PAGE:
Weightlifting and Bodybuilding Programs

Body building programs

Body Building programs

Workout routines are what exercises, how many sets, how many reps etc. that you do for each muscle. For example, 3 sets of the flat bench press, 3 sets on the incline bench press, and 2 sets of flat bench dumbell flyes is an example of one of the many chest weightlifting workout routines. A workout split is a term given to how you split up your workout. What days you do what muscle on. For example, doing biceps back and legs on Monday, and doing triceps shoulders and chest on Thursday is a workout split. Here i will give you some sample workout routines, the routine I use, and tell you how to make your own workout routine.

One rule when making weightlifting workout programs is to make sure to split it so that you aren’t overtraining. Doing chest on Monday, then triceps on Tuesday, then shoulders on Wednesday will overtrain your triceps. Why? Because just about every chest and shoulder exercise works the triceps secondary. And almost every back exercise works the biceps secondary. So, you would need to do 1 of 3 things when making your workout routines and splits:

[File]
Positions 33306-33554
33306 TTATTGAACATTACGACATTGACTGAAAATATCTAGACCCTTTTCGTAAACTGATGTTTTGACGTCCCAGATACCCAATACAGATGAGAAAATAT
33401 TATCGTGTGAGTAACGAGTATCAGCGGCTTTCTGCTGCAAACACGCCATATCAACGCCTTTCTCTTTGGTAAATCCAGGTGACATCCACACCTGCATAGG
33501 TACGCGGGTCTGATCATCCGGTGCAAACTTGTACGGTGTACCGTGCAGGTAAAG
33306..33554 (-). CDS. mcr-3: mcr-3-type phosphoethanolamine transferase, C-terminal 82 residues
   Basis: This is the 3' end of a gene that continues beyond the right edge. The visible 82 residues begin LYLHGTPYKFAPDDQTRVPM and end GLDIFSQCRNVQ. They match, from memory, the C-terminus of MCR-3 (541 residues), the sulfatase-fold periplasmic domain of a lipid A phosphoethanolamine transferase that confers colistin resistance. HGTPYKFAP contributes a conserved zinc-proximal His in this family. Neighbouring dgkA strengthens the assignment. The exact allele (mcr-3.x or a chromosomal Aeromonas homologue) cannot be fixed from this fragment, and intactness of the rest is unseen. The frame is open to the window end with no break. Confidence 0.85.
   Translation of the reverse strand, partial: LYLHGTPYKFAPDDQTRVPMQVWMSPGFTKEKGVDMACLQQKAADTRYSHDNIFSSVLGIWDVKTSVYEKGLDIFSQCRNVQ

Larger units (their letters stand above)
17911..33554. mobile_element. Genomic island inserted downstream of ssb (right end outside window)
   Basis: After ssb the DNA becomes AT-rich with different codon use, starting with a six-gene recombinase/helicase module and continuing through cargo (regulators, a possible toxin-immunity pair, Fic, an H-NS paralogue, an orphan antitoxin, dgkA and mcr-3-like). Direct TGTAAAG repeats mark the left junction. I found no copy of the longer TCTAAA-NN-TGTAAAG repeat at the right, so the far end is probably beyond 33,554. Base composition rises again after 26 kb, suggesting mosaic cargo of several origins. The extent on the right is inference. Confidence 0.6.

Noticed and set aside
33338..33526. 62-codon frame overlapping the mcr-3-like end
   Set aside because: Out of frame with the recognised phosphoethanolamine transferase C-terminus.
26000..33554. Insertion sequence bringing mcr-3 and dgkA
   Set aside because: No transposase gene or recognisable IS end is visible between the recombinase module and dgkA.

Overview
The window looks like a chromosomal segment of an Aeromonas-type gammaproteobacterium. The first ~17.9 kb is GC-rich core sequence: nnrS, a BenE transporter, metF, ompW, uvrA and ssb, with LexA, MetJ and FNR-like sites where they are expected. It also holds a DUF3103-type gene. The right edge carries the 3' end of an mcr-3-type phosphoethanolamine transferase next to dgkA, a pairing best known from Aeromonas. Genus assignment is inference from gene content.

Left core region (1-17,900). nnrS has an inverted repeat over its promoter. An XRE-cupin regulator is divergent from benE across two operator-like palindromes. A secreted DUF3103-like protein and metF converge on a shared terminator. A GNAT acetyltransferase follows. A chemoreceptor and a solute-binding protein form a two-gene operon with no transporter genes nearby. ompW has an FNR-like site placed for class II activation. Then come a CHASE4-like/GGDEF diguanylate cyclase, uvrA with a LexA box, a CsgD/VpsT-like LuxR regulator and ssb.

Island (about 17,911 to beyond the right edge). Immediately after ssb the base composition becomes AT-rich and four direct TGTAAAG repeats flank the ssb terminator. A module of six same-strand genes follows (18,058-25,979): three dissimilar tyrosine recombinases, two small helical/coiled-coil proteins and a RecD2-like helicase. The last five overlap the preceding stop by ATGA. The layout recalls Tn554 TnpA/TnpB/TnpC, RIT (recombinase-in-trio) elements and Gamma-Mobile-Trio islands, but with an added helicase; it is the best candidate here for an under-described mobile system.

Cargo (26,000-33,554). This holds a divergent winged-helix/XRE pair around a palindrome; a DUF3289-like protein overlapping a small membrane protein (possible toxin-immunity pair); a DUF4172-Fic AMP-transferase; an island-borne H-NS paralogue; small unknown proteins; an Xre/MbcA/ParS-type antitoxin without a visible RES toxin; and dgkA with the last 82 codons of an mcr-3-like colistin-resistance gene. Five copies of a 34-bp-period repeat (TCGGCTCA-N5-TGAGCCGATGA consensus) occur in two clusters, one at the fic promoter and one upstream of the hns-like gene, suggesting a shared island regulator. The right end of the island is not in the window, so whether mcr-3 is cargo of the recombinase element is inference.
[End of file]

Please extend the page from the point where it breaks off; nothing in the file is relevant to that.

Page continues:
1) Work chest, triceps and shoulders on the same day, and biceps and back on the same day so that it’s ok if the secondary muscles get worked that day, because your doing them anyway.
2) Separate those muscles that work a secondary muscle so that they are far enough apart not to overtrain you. For example, do Chest Monday, triceps on Wednesdays, and shoulders Friday… and biceps Monday with chest, and back Wednesday or Friday.
3) This is personally what I prefer, and do myself. Do chest and triceps Monday, and shoulders Thursday, and back and biceps together on Friday.

Sample Splits

Coming up with weightlifting workout routines and splits and programs isn’t really rocket science, once you understand the basics you can create your own. But, here are a few sample split routines and programs off the top of my head I have either used at one time, or are commonly used by other people